Blizzrock relies more on the visuals while Pyrock has an intensity that only Batman: The Ride or Nemesis can touch.  Each Dragon was equipped with three trains of 8 rows each.  B&M supplied the trains un-themed with pink shoulder restraints for the front row and either blue or blood red for the other rows.  Universal Creative then hired another company to make molds for the trains, covering them in scales and a scary set of teeth’s and eyes for the first car.  Why pink harnesses for the front row?  Because the dragon’s tongue hold riders!Dragon Challenge IOA (16)

You can see the Dragon’s tongue and mouth on the front of the train.

The separate load and unload station allowed efficient 3 train operation and with over 3000 riders per hour during peak operation, the huge castle queue was not needed sadly.  Guests would rarely stop and take in the details, plus when Universal Express was installed, many riders went directly from the stained glasses to the “Choose Thy Fate” room, skipping the set-up of the attraction.

In 2010, the ride closed and the Dragons each repainted.  Blizzrock went to a different shade of blue and Pyrock to burn orange.  Merlinwood was demolished and a new basic stone portal serves as the entrance.  The ride was renamed Dragon Challenge and we now ride dragons as part of the Wizarding World of Harry Potter Tri-Wizard tournament.  The only additional outdoor theming elements were Ron Weasley’s flying car and flags representing the Tri-Wizard tournament.  The Stained Glass room became a basic Tournament tent and the Grimoire replaced by the Tri-Wizard enchanted cup.  Over inside, all scary theming elements were removed included the dead knights and bones.  Blizzrock room became a hallway of endless candles.  The Choose Thy Fate sign was also replaced by a more generic one.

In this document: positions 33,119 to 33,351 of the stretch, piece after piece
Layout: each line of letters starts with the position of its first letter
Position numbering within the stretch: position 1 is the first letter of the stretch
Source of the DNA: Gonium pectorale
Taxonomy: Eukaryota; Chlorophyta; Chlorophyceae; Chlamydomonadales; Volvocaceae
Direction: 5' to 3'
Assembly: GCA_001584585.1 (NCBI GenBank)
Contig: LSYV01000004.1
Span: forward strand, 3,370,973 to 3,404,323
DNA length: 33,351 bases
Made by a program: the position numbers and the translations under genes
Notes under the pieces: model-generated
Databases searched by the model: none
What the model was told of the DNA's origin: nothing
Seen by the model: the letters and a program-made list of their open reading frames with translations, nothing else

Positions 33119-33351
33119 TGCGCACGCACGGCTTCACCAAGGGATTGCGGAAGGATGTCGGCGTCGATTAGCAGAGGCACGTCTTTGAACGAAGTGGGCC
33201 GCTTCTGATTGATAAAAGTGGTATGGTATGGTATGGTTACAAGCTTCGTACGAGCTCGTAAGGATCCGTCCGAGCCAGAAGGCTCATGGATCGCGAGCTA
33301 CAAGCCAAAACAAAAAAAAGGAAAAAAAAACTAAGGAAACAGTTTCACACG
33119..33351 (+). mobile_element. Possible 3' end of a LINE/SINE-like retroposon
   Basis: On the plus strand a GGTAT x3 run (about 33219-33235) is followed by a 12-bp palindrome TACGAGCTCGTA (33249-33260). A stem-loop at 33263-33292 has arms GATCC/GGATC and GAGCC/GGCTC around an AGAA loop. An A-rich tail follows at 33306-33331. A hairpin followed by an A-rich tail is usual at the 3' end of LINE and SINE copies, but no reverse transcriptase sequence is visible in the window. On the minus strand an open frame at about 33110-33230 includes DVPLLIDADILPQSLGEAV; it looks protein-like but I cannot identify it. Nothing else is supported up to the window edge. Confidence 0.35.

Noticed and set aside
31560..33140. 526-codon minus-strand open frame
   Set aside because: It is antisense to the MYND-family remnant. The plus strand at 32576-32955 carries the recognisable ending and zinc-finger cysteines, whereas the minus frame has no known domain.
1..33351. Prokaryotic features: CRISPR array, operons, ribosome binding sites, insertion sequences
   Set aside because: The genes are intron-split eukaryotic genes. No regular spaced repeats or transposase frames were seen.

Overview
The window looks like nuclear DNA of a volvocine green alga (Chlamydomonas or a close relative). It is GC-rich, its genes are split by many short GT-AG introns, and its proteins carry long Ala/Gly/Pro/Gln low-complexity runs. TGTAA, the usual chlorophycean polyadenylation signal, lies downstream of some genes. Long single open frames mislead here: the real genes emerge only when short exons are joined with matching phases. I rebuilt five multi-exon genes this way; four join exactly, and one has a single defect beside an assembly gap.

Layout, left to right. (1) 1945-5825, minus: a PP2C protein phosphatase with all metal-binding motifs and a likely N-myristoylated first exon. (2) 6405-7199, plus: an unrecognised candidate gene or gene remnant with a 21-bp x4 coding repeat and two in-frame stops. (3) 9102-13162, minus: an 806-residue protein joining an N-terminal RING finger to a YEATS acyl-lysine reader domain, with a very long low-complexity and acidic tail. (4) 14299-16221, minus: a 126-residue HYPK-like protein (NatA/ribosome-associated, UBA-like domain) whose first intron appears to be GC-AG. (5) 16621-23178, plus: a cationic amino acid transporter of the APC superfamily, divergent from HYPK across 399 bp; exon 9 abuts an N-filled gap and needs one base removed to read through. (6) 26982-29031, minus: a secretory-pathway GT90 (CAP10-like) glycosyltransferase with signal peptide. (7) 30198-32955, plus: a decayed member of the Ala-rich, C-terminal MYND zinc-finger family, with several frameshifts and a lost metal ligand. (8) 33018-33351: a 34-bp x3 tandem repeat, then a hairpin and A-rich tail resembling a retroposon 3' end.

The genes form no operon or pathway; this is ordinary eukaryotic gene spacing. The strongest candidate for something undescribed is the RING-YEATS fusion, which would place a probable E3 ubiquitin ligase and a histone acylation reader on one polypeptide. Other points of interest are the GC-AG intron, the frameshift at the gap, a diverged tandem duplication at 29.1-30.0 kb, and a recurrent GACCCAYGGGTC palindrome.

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Dragon Challenge new test seats.

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New warning signs.

Over in the loading stations, one welcome change were impressive dragon shadow projections over our head and this made the loading station quite animated.  Blizzrock was renamed Hungarian Horntail and Pyrock Chinese Fireball.

In October 2011, after two incidents involving guests throwing objects at the other train, Universal announced Dueling would stop.  The Dueling feature was removed from the roller coasters programming and ride operators not allowed to dispatch’s the trains at the same time.